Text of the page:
Heroes never were meant to be an accurate reflection of daily human enterprise. They were meant to be examples of the rare capacity to exceed ourselves. Go back to ancient mythology, and you'll see what I mean. The Greeks understood that becoming a hero didn't absolve anyone of being human. In fact, that was usually the point of the story. Cautionary. Many of those "heroes" were lucky to get out of those stories alive. Most traded a single act of glory for a lifetime of punishing regret or a grisly death. 
Here in 21st century America, however, we prefer the Candyland version of heroic myth, in which no one is doomed to die or drown or wander forever in a wasteland of pain, but instead sets a record, scores a contract with William Morris, makes a million and marries a swimsuit model, and everything winds up hunky-dory at the end. Nobody has to sleep with his own mother and then claw his eyes out with a brooch."
I don't think it's unreasonable to ask our sports heroes to be people of integrity and to be honest with their fans. But we must realize that they are not perfect and that they will fail us. Athletes are no different than any else in regard to their humanity. They may happen to enjoy tremendous athletic success, but they still struggle with the same insecurities, need for acceptance and even the same sins that we all do. It seems to be an American pastime to worship people as they rise...and ridicule them as they fall. How sad.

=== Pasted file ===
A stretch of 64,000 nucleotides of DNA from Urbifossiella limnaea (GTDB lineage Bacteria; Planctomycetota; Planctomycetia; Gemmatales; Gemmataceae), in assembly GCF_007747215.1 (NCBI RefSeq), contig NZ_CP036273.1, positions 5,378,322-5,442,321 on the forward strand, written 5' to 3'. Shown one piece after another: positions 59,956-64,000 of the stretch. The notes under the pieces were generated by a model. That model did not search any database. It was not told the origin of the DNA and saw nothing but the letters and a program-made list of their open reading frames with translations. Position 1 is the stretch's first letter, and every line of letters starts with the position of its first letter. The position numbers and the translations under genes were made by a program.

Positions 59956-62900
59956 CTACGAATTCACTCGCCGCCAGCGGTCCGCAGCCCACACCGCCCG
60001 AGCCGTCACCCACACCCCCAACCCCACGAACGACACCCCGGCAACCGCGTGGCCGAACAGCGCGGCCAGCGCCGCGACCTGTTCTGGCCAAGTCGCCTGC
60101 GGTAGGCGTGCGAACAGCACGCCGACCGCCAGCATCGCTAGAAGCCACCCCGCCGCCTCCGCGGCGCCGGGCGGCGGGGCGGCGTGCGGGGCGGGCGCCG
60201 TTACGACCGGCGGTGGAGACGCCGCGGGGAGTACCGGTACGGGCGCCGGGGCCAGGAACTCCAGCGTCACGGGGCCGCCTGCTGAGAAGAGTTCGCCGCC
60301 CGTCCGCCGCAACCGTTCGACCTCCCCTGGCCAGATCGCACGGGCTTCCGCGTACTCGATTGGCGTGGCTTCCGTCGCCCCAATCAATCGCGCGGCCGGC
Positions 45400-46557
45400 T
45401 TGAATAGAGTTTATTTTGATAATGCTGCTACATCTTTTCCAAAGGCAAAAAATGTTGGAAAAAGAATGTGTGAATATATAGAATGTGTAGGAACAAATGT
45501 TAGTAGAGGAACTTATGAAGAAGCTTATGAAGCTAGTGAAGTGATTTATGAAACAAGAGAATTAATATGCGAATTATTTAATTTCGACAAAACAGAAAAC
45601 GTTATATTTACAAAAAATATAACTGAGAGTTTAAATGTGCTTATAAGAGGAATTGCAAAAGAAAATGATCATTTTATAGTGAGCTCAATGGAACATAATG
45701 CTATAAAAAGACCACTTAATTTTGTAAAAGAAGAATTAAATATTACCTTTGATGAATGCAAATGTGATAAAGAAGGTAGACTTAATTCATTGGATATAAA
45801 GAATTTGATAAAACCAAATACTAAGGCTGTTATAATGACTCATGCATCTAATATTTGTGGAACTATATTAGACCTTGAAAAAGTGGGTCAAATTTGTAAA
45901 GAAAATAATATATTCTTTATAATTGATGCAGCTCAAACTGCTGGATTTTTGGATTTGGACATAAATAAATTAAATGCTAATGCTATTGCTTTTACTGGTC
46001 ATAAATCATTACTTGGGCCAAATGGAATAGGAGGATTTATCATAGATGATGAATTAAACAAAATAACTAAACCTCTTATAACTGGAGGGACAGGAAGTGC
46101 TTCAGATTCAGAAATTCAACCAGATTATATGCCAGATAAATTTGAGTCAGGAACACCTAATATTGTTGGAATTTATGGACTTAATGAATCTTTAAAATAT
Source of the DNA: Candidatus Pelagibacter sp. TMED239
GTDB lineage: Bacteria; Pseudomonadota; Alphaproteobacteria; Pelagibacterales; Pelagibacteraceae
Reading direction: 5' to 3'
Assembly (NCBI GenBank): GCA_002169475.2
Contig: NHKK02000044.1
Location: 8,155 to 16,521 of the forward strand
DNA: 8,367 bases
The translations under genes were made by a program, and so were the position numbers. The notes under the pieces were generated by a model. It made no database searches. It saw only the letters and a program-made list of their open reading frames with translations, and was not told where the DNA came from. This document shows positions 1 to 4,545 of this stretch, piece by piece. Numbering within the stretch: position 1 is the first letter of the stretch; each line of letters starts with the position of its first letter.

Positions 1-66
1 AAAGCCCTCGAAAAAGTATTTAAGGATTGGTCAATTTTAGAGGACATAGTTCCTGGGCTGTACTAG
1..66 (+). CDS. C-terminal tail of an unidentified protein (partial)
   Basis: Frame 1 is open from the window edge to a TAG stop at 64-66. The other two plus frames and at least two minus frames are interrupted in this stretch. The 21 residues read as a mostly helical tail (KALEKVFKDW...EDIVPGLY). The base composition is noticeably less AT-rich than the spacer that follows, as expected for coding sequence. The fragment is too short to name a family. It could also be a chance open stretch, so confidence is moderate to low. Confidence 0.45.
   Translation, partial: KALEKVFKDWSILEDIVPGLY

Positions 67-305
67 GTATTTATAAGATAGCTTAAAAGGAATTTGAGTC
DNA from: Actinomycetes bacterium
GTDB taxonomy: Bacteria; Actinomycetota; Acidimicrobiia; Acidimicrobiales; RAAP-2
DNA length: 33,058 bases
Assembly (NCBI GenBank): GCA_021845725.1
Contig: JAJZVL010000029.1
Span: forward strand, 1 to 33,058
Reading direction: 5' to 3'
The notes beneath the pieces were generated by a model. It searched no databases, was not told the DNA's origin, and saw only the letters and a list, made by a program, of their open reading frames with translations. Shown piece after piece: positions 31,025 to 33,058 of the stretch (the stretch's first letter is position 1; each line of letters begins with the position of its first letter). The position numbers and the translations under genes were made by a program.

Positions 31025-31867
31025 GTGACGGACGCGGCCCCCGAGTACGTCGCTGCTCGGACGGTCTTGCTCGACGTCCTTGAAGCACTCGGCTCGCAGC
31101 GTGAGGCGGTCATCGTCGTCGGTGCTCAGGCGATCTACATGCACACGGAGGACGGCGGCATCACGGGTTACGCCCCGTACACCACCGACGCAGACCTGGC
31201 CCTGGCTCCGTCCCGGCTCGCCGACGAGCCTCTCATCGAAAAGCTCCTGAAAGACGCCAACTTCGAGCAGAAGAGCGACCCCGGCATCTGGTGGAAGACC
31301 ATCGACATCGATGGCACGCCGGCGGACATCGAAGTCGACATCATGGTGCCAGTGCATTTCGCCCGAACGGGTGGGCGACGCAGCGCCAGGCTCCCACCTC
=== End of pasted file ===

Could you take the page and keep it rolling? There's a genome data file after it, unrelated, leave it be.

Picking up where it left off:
Although it disappoints me when our heroes fail us, it doesn't surprise me. In a world where style is so often valued over substance and where we expect our heroes to perform superhuman feats, it's not unreasonable to surmise that some will cross ethical lines to achieve what they think we want them to become.

I don't know all the facts about Lance Armstrong and Manti Te'o. But I do think it's fair to say that some of their behavior is wrong, even though we are not in the position to know their motives and what led them to deceive the public. I, too, struggle with wanting to please others and pretend to be something that I am not so that others will like me more. But as I've gotten older, I've learned that presenting a false self to others is ultimately not fulfilling. Because at some point, our true self will be revealed, the imposter that we've been presenting to others will become unmasked and we will be seen for who we truly are.